Wealth inequality is a growing problem - a new Maine bill is an important step to help solve it

Representative Ben Collings of Portland speaks to reporters and supporters about his bill to boost opportunity for poor and middle-class Mainers by taxing multi-millionaire estates.

LD 420 would bring Maine in line with other New England states' efforts to tax wealth

By Ramona du Houx

A bill before the legislature, LD 420, would tax inherited estates worth more than $2 million. On March 5, 2020 Mainers rallied at the State House in support of LD 420.  The legislation would reverse a tax cut for the ultra-wealthy which was enacted under former Gov. Paul LePage in 2015 and raise $14 million in revenue to help fund investments in education, health care, and public services that build opportunity for poor and middle-class Mainers.

Wealth taxes are one of the most effective tools for addressing economic inequality. In Maine today, estates worth up to $5.8 million are excluded from the tax entirely.

“Modest tax adjustments on the wealthiest among us would drive down inequality in our state,” said Rep. Ben Collings of Portland, the bill's sponsor. “By reversing an unfair tax cut given by the LePage administration and more adequately taxing estates worth more than $2 million, we will generate substantial new revenue that can be invested in the programs and services that support all Mainers.”

The bill would bring Maine’s estate tax back to the middle of the pack in New England.

Even after reducing the exclusion, fewer than 1 percent of estates would owe any estate tax when they were passed on to heirs, according to MECEP’s research.

“More than half of all wealth is acquired not by virtue of hard work or merit, but through inheritance. The status quo perpetuates inequality across generations, as the wealthiest families leverage their abundant resources to increase their share of the economic pie and pass their wealth on to their heirs,” said Sarah Austin, the author of a Maine Center for Economic Policy report. “The estate tax is Maine’s only tax that’s paid exclusively by high-wealth households. That makes it a crucial element of any plan to reduce inequality and fund vital investments in Maine people and communities.”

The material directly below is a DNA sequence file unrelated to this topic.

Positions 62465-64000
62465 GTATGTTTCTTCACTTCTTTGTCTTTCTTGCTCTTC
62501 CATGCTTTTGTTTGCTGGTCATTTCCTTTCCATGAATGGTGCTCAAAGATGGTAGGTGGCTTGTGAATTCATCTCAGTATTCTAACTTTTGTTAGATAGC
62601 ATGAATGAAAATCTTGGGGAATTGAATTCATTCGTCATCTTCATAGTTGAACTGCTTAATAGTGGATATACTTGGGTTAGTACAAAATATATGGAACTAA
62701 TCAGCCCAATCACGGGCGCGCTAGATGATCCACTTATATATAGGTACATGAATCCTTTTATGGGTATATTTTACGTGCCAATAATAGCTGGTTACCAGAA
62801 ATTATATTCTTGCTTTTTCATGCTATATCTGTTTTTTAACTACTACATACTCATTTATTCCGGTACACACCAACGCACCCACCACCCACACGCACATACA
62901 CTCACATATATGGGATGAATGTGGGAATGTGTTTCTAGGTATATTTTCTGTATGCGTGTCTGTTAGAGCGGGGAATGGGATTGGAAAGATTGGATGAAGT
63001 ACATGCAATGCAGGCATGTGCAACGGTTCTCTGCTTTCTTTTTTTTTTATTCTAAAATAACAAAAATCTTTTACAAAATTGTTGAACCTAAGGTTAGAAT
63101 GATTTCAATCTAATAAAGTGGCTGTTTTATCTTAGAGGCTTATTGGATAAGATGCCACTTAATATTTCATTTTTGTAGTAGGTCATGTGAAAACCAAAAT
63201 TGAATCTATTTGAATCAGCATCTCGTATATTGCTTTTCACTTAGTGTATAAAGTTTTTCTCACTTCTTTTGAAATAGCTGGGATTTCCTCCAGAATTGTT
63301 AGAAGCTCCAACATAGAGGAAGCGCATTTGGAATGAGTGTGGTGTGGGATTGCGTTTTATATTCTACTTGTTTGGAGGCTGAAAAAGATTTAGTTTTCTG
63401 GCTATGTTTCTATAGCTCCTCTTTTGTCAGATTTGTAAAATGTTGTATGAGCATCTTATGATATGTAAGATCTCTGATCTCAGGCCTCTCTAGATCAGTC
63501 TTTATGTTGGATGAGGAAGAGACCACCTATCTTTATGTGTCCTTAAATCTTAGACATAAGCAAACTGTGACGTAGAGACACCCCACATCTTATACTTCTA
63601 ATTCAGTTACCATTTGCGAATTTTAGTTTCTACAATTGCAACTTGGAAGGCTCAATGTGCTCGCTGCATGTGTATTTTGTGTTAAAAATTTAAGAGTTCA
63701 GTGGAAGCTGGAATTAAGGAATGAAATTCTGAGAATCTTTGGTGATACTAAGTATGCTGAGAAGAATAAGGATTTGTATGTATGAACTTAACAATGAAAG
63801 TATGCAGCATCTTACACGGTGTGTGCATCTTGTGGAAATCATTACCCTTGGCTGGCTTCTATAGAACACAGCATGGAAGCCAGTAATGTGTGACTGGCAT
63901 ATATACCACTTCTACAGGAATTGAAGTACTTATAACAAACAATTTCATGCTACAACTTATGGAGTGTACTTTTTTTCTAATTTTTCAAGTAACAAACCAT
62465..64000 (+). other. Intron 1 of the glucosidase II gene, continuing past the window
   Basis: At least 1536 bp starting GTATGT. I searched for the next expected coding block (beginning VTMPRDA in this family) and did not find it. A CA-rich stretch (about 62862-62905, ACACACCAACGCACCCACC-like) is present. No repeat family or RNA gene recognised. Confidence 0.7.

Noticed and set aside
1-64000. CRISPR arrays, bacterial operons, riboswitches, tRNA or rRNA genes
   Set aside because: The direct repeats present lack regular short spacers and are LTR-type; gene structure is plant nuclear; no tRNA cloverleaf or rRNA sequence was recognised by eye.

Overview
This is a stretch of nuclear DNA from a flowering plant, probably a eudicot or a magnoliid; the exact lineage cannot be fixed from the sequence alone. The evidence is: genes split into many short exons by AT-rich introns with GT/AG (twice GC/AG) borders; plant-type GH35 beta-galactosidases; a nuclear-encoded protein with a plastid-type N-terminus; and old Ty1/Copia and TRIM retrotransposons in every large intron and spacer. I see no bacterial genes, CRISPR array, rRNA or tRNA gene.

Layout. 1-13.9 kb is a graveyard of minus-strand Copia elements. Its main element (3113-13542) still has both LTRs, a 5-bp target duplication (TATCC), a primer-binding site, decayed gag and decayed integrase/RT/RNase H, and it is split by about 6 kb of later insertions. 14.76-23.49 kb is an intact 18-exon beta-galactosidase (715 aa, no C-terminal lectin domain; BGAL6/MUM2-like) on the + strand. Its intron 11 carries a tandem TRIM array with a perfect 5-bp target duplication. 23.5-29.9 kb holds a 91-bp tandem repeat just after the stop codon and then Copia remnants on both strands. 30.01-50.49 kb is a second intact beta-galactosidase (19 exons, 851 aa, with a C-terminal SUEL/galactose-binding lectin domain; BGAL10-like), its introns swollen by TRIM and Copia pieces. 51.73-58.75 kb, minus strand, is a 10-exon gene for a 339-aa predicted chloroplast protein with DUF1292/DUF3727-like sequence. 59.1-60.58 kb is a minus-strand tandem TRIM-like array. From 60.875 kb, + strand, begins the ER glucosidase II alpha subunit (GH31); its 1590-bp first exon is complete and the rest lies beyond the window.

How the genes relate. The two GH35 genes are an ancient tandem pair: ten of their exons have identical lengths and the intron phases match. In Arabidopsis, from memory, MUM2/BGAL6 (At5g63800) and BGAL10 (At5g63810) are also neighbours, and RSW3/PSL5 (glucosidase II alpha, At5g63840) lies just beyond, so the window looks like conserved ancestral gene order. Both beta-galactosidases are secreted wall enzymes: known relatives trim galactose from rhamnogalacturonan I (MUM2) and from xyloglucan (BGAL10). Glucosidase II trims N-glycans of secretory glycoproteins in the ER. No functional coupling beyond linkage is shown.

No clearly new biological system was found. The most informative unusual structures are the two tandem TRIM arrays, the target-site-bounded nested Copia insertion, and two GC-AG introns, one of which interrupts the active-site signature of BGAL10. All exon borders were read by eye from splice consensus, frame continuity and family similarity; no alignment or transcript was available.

Maine’s estate tax has been watered down over decades. Since 1987, policymakers have more than quadrupled the amount of an estate’s value that can be inherited tax free. According to MECEP, the share of wealth held by the top 1 percent grew from 30 percent to 39 percent between 1989 and 2016. At the same time, the wealth held by the bottom 90 percent of households declined from 33 percent to 23 percent.

The largest estate tax cuts were enacted under Gov. LePage, who pursued an agenda of tax cuts for the wealthy during his two terms in office. When LePage cut the estate tax he cut services needed to education, healthcare and human services, amongst others. Those cuts transferred a burden to Maine’s middleclass, who ended up paying more property taxes to fill the gap LePage made. Those tax cuts cost the state $432 million annually, while state education and local services remain underfunded.

Middleclass tax payers shouldn’t have had to pay for a tax cut to further enrich the 1 percent of Mainer’s. 

“As a result of this misguided policy, state and local governments have been starved of badly needed revenue to pay for schools, road repairs, emergency services — services for the most vulnerable among us and investments to support working families,” said Carol Sanborn, president of Machinists Local S89, which represents bus drivers, school maintenance workers, and public works employees. “At a time of soaring wealth inequality and as local governments struggle to fund basic services, we believe that restoring this modest tax on the one percent is a no-brainer.”

 No all 1 percenters in Maine wanted the LePage tax cut. “LD 420 is, in effect, asking my wife and me, and some others in the state, to modestly tweak our wills to help fund public services in Maine, such as education. It is a small way to help level the playing field,” said Marcus Hutchins, a Southport resident and supporter of the bill, whose family estate would be affected by the tax.

Under LD 420, less than 1 percent of estates would owe taxes each year, according to analysis by MECEP. Heirs to multi-million-dollar estates would pay an average of 10 cents on every dollar of wealth over $2 million.

“The estate tax ensures that those who have benefitted the most from our economy are pitching in fairly to ensure everyone else has opportunities to succeed too,” said Garrett Martin, MECEP’s executive director. “We urge the legislature to enact LD 420, to restore fairness to our tax code and ensure all Mainers — not just the wealthiest — have a fair shot in our economy.”